Heroes don’t come more picaresque than J. Willis Newton, the gun-totin’, bank-bustin’ mouthpiece of this rich and roisterin’ entertainment.
“A biographical novel” is the label given by the father and daughter writing team, and it’s certainly true that the wily outlaw and his rapscallion brothers did live and breathe and did blow safes all over Texas and Oklahoma in the early years of the last century, collecting enough, Willis always enjoyed bragging, “to make that Jesse James gang look like pickpockets.” Clearly, however, novel transcends biography, since here it’s Willis’s voice that will stay with you. It’s a southwestern voice, a cowboy voice, speaking in the kind of colorful vernacular that camouflages wisdom with wit and pithiness. At the outset of his saga, Willis lets us know that he’s 88 and unrepentant. “Lots of people that know me say I shoulda been buried up on Boot Hill 50 or 60 years ago . . . Well, I say let ’em think whatever the hell they want to.” He was born on a West Texas cotton patch, and his formative years were all hardscrabble, defined by “pickin’ ”: from “can-see to can’t,” back-breaking and sweat-drenching work, fingers raw and bleeding from those inescapable cotton burrs. At 16, having had enough, Willis became a traveling man, and when he hooks up with Frank Holloway, career bank-robber, the direction of his life is set in stone. But if Willis is to be an outlaw, he’s bound and determined to be first-rate. Invitations are issued to Dock, Jess, and Joe, his brothers, and the Newton Boys take shape as the prototype for fast-striking, thieving efficiency. Willis makes headlines, gets rich, enjoys the good life. Is it inevitable, then, that he will one day overstep himself?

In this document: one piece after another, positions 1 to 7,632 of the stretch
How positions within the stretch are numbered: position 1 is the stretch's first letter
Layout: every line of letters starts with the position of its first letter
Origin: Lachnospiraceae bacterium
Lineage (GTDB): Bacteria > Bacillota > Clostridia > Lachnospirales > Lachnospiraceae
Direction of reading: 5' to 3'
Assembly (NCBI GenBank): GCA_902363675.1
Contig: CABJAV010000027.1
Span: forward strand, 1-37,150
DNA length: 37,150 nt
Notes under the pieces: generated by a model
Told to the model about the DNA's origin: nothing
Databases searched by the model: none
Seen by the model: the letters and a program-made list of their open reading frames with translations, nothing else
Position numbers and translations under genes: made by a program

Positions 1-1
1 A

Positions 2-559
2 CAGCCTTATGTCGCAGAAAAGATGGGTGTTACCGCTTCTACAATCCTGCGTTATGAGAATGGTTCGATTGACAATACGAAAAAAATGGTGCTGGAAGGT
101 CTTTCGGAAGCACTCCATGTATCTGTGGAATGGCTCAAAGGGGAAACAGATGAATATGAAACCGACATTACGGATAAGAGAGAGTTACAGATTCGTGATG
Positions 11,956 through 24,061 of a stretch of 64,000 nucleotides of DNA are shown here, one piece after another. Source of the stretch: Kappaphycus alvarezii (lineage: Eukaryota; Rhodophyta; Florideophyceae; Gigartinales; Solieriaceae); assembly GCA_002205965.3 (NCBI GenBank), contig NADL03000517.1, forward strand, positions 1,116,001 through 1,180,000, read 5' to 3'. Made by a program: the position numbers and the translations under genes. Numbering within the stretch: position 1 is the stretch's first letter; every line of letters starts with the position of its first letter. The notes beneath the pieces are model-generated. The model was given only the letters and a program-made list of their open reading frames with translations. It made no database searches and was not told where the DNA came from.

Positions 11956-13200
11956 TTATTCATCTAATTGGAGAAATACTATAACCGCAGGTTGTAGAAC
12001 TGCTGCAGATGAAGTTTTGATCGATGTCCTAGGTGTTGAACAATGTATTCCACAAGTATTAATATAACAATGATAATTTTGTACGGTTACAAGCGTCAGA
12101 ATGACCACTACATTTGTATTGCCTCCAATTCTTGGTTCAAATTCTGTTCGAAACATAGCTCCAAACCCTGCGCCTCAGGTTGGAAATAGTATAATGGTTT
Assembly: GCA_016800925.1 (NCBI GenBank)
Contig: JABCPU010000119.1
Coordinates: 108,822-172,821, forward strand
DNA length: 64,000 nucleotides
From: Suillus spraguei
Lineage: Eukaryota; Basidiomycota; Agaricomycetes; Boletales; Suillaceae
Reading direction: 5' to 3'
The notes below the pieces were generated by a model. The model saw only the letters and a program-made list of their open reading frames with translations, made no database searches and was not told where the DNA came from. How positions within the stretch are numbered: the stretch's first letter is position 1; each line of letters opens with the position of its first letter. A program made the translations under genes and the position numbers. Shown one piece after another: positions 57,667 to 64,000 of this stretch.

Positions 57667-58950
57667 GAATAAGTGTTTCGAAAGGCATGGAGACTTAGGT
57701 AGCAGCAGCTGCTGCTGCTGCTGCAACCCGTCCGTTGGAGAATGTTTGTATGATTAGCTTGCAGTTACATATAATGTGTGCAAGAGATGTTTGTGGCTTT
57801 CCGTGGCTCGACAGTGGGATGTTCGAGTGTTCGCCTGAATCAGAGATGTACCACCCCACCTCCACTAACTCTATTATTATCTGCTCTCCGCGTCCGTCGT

Melding seamlessly, the Stanushes debut deliciously here with a combination Tom Jones and Billy the Kid, whose softer sides most readers will regard as redeeming.